Ivanka Trump did not accompany her father to Singapore for his summit with Kim Jong Un, but in an apparent show of support, tweeted what she described as a Chinese proverb: "Those who say it cannot be done, should not interrupt those doing it". "'Those who say it can not be done, should not interrupt those doing it.' -Chinese Proverb", Ivanka posted on her Twitter account.
Some Weibo users suggested she might have mixed up the translation of the proverb, "A true gentleman should keep silent while watching a chess game", according to the New York Times.
Another said: 'It makes sense, but I still don't know which proverb it is'.
President Donald Trump met with North Korean leader Kim on Tuesday in a luxury hotel on a resort island in Singapore, in a summit unimaginable just months ago.
People on Twitter were a bit suspicious as to which Chinese proverb Trump was referring to ― and many doubted its existence at all.
The website Quote Investigator looked into this saying a few years ago and the earliest usage they could find was in 1903 in a Chicago periodical.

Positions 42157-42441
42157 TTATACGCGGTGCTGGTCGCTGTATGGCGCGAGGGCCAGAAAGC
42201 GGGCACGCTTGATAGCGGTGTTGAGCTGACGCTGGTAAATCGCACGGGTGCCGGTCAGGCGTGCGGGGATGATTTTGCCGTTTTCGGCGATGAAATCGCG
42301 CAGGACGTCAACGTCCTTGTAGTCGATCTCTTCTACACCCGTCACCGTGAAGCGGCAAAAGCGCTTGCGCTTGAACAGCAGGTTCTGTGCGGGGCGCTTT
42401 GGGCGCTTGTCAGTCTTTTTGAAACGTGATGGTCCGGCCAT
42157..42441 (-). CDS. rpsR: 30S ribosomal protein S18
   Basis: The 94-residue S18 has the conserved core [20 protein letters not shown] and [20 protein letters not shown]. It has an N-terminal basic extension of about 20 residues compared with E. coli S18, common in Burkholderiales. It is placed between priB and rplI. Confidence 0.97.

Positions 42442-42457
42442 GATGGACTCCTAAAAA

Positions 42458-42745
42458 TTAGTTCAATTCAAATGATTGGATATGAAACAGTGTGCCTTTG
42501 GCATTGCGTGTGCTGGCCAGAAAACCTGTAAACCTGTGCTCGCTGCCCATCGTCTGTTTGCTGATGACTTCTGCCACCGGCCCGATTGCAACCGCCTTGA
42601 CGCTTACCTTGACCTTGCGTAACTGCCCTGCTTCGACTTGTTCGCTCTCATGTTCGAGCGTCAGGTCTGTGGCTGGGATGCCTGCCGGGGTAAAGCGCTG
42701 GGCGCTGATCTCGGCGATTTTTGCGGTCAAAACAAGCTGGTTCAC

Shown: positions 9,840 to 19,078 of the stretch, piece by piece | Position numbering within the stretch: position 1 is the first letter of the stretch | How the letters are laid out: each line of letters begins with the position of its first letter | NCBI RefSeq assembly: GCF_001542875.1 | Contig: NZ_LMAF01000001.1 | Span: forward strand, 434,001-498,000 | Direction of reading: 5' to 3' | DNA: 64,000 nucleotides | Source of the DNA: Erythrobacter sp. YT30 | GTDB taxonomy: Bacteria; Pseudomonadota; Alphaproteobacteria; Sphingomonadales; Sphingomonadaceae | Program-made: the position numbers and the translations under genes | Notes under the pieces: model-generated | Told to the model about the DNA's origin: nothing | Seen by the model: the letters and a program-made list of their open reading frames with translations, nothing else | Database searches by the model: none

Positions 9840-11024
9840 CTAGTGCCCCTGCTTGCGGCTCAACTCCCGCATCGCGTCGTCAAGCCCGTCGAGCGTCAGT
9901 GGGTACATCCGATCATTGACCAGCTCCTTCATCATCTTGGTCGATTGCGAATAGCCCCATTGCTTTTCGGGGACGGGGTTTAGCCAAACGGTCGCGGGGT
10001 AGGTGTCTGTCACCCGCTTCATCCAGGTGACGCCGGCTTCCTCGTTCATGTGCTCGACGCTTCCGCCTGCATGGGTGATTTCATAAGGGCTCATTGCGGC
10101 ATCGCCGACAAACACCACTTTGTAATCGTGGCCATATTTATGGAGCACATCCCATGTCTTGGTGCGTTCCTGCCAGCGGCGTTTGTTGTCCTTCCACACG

As you would expect, Twitter users have jumped at the chance to mock the 36-year-old mother-of-three, with Chinese literature scholar Brendan O'Kane tweeting: "You can call any old sh*t a Chinese proverb on the internet".
"She saw it in a fortune cookie at Panda Express", one user joked.
But her mysterious proverb was panned on Weibo.
Bill Kristol, editor of the United States political magazine the Weekly Standard, tweeted a guess that the phrase "seems in fact to be American from the turn of the 20th c. - which makes sense, since its spirit is can-do Americanism".
"If the facts don't fit the theory, change the facts", she wrote, attributing the quote to Einstein, before quickly being informed by other Twitter users that this was not an Einstein quote.
"But why are Trump WH (White House) aides giving our proverbs to China, increasing our proverb deficit?" he quipped.